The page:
Rambling Roads: A D.S.T. Change

By George A. Hancock
runnergah@comcast.net 

Daylight Saving Time or D.S.T. begins Sunday, March 14 this year. This daylight shift remains until Sunday, November 7. D.S.T. creates more evening daylight hours, and most individuals support and appreciate this time shift.

Regular readers of my Runner’s Gazette column know I write extensively about this subject. I’m not a fan of this annual time shift. However, this column is different. Consider this a D.S.T. opinion change.

D.S.T. is the subject of numerous articles; this topic is discussed extensively. I’ve mentioned the two great books that thoroughly dissect this timely topic, both published in 2006. The first title is Seize the Daylight: The Curious and Contentious Story of Daylight Saving Time by David Prerau. The second book is Michael Downing’s Spring Forward: The Annual Madness of Daylight Saving Time. Both authors explain the how and why of Daylight Saving Time.

This is a fascinating subject. There are so many myths and urban legends associated with D.S.T. However, the real reason for this time shift, as documented by these authors, is simple. Lobbyists, interested groups and parties greatly influence the legislative process. We can thank the recreation industry for Daylight Saving Time, specifically the tennis and golf industry.

The early 20th Century continued the technological and industrial boom. Many new products were time savers. Manufacturers and industrialists were using the new time- and labor-saving devices and techniques. Consequently, workers gained more time for leisure activities. But, after work, daylight was not guaranteed. So various individuals promoted this time-shift concept, which was simple. One daylight hour was shifted from the morning to the evening in the spring. Normal time or Eastern Standard Time E.S.T. resumed in the fall. This gave workers more daylight hours to pursue their outdoor recreational activities.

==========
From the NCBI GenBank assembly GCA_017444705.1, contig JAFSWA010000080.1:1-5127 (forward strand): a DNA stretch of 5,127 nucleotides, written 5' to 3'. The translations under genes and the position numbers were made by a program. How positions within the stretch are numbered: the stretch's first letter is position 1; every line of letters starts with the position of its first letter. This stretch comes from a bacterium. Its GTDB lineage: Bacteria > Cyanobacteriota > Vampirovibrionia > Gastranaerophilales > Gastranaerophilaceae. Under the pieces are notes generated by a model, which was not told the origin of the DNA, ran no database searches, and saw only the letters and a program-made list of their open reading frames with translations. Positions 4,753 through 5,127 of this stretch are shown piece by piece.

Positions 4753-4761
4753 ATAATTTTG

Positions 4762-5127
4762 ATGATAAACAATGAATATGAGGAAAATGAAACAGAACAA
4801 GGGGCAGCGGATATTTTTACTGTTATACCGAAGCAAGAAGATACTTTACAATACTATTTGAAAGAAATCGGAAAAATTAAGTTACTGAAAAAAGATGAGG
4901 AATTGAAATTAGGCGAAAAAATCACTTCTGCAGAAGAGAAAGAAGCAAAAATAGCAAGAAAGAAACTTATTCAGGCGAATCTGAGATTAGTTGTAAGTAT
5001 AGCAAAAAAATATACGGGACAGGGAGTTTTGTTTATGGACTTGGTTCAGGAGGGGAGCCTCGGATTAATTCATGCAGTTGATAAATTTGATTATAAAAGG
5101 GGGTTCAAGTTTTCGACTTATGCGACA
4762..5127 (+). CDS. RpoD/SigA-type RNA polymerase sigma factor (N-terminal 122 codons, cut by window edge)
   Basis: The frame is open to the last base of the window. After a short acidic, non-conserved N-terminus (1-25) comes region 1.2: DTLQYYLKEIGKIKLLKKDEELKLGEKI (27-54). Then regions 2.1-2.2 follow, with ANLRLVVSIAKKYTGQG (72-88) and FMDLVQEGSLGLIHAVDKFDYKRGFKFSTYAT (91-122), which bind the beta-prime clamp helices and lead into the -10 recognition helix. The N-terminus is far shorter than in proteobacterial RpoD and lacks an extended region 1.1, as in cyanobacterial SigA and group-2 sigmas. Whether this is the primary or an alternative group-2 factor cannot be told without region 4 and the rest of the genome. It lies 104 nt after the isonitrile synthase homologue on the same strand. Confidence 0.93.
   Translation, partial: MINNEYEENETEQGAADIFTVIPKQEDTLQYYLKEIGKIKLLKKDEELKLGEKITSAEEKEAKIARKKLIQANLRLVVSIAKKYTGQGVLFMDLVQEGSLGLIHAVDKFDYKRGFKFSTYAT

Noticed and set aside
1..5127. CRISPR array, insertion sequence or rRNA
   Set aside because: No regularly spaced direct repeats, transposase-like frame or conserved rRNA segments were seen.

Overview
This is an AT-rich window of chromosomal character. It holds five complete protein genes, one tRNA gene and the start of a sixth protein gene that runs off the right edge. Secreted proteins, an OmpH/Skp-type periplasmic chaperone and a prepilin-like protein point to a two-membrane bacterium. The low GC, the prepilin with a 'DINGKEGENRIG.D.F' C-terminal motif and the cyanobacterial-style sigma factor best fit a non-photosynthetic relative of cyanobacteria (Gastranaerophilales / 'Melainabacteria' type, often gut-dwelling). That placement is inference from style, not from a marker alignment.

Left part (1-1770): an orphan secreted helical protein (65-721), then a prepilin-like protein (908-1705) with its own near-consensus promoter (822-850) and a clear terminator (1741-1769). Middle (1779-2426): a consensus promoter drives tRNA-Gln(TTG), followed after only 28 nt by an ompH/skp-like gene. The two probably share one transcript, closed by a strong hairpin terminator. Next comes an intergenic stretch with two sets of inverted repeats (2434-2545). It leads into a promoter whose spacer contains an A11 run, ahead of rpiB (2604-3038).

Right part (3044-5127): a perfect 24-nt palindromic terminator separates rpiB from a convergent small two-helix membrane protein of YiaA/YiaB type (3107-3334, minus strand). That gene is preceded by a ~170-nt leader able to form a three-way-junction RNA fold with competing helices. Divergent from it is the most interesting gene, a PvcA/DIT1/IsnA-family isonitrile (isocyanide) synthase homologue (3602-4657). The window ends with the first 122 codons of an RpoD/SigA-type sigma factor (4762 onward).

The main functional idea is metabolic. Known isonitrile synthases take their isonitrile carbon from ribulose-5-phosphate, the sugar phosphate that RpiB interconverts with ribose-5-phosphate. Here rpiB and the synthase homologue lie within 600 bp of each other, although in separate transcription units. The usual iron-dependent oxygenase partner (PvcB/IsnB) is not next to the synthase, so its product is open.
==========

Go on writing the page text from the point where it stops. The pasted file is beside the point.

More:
The United States Congress has amended this concept numerous times. Today, we begin D.S.T. on the second Sunday in March. We resume E.S.T on the first November Sunday. This gives folks ample opportunity to “play” in the evening daylight.  

I notice many things while running along the local roads. Of course, our region’s scenic seasonal beauty is foremost. One sight has the tendency to raise the heart rate. This scary sight is distracted driving, not an occasional sight; it’s an everyday occurrence. So I run where there’s ample room to escape these meandering motorists. The time change fuels the distracted driving mode. Many motorists don’t do change well. The morning after this time switch is surreal. The facial expressions are scary. The crashing statistics are also frightening. This time switch issue seems to last for a significant time, too. Yet, there is a credible solution. 

This is a solution that really doesn’t thrill me, but in all honesty is best for everyone. This year after resuming Daylight Saving Time on Sunday, March 14, stay there. This fall, do not switch back to Eastern Standard Time or E.S.T. Just run D.S.T. across the calendar. Although not a new idea, staying with D.S.T. removes those weary distracted time-switch issues. I’ll see less vehicles wrapped around poles, trees, and each other.

And, we’re talking about an hour shift from morning to evening. This twice a year shift creates too many problems. Staying with D.S.T. would reduce, perhaps eliminate, many of those distracted driving errors. Plus, year-round D.S.T. is simple. This is not an earth-shattering task.

I realize year-round D.S.T. will not eliminate all distracted driving issues. But with COVID-19 remaining prevalent, year-round D.S.T. offers normalcy besides the extra evening daylight. It’s time for year-round Daylight Saving Time. Run well, run smart!

Peter Weida runs along the Susquehanna River in early morning during Eastern Standard Time.


Categories: Features

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